Thursday, September 26, 2013

Vote the Art That Will Inspire the Yarn!

We work with a fabulous shop in Massachusetts called Colorful Stitches. Mary and Bonnie are always coming up with great new ideas. We lucky enough to be part of their latest scheme. I'll let them tell you about it. This is from their Ravelry page. 

We're teaming up with Lorna's Laces to create three exclusive colorways in their Shepherd Sock and Shepherd Worsted yarns. We’re looking to our original illustrations by graphic designer Jim Carroll for the inspiration for these exclusive colorways. Jim Carroll’s illustrations for Colorful Stitches have appeared for the past twelve years in Vogue Knitting Magazine’s fall issue.

First, we’ll need you to vote for three out of five proposed illustrations you see here that will be ones used to inspire new colorways. Voting is from now until Saturday, Sept. 28. 
Once you have voted the winning three, they’ll be sent to Lorna’s Laces where Lorna’s dyers will work their magic creating three prototype colorways per illustration. Then we’ll turn the decision back to you to vote on which colorway best captures the illustration that inspired it. Lastly, we’ll need your help to name each of the three new colors.

There’s a prize to be won (3 prizes in fact) at the end of this voting and naming. The three participants who suggest the winning names will each receive skeins of the new colorways in both Shepherd Sock and Shepherd Worsted - 6 skeins per prize.
We’ll remind you in upcoming Colorful Stitches e-newsletters (not a subscriber, then click here to become one) when to vote and on what, plus announce voting results. You can jump into the voting at any phase you wish. You do not have to be a member of our Ravelry Group to participate or to win.

So, there are a couple of ways to vote. You can go to the Ravelry page or you can do it on Facebook too. 

I just voted, but I'm not telling which ones I picked. I honestly think they're all pretty fab. 

Monday, September 16, 2013

Orange Cookies

Over Fourth of July weekend, I spent a couple of days visiting my brother in South Carolina. Our visit got cut a little short because there was bad weather in Atlanta, but we made it down there safe and sound.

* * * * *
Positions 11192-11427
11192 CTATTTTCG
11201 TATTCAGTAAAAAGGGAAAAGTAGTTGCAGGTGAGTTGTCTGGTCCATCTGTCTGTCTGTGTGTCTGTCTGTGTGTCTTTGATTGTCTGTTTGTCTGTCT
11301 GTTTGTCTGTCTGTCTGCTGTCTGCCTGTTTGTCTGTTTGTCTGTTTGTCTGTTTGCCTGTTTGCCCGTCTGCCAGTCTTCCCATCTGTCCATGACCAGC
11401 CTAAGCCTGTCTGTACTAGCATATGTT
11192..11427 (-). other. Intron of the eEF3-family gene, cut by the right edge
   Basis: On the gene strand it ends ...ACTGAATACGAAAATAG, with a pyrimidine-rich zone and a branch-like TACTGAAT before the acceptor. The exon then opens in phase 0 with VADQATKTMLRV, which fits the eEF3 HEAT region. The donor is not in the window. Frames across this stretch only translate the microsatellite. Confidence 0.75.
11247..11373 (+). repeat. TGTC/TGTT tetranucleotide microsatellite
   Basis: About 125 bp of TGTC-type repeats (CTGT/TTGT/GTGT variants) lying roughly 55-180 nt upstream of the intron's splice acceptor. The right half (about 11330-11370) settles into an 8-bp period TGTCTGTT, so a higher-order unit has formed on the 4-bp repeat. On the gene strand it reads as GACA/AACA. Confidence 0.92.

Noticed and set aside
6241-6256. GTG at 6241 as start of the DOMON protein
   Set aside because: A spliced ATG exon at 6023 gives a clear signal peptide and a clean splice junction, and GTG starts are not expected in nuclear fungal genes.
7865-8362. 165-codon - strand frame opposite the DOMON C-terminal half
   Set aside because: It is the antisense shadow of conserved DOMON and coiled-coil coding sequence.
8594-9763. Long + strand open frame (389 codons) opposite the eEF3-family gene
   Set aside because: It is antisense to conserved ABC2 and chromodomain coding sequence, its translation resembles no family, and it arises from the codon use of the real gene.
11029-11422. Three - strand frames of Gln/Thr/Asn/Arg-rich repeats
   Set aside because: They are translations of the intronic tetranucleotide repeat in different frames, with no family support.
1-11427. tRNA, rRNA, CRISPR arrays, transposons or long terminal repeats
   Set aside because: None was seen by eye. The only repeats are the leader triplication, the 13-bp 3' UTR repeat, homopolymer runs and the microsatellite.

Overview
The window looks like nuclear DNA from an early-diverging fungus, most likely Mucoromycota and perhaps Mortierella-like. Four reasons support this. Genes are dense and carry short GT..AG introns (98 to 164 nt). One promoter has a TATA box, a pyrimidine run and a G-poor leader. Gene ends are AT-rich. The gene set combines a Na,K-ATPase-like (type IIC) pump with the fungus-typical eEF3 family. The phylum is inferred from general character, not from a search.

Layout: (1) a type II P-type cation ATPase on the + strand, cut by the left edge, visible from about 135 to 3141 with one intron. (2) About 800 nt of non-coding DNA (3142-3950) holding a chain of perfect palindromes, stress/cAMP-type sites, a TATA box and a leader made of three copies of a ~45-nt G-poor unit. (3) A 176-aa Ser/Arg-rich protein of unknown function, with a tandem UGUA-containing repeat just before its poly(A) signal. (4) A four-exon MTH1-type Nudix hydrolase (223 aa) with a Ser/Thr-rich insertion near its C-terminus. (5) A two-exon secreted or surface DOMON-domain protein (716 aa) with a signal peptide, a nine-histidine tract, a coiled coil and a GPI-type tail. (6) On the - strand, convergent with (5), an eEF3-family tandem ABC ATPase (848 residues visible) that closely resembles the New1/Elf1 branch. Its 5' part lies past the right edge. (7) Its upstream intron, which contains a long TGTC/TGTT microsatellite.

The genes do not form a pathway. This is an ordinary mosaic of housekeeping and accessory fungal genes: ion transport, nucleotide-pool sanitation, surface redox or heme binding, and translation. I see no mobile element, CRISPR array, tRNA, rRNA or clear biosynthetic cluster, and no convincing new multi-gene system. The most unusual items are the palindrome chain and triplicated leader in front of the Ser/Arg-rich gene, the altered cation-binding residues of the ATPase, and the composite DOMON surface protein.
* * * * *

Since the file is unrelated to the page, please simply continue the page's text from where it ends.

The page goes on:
One of the reasons I like to visit them so much is that they always have lots of goodies in the house. He has a sweet tooth like you wouldn't believe and he's never left wanting. While we were there his wife made a batch of his favorite childhood cookies. Orange Cookies. I'd forgotten all about them. They were a favorite of mine too. I'd be embarrassed to admit how many of them I wolfed down with a big ol' glass of milk. 

She printed a copy of the recipe for me and I dropped in my bag and promptly forgot all about them again. Then over Labor Day weekend, I decided that I needed to clean things up in there. Lo and behold, the Orange Cookie recipe. We were heading to a friend's house for a BBQ so I offered to bring dessert. 

These are actually more like little cakes than cookies. You mix them like cake batter and they have that kind of texture. I think that's why I like them so much, they're a little different.

Here's the recipe:

1/2 c butter
1/2 c lard (This is a WWII recipe and there was rationing. I use all butter.)
1-1/2 c sugar
2 eggs
1 c. buttermilk (You can make this by adding a T of vinegar or lemon juice to regular milk)
3-1/2 c flour
1 t baking powder
1 t baking soda
grated rind of 1 orange and juice to make 1/2 c.

Preheat oven to 350. Cream butter and lard with the sugar. Add eggs one at a time and blend until fluffy. In a separate bowl, sift dry ingredients together. Add about a third of the dry ingredients to the egg/fat/sugar mixture. Blend well. Add 1/2 of the wet ingredients. Blend well. Continue to alternate the wet and dry until they are all incorporated. Chill batter. Drop by teaspoonfuls onto greased cookie sheet and bake for 10-12 minutes.


Mix together 1 T cream and 2 T orange juice and rind. Add powdered sugar until it's thick enough to spread. 

I think this recipe lies when it comes to frosting. I'd make a recipe and a half or even double it.

Pour a big glass of milk and enjoy.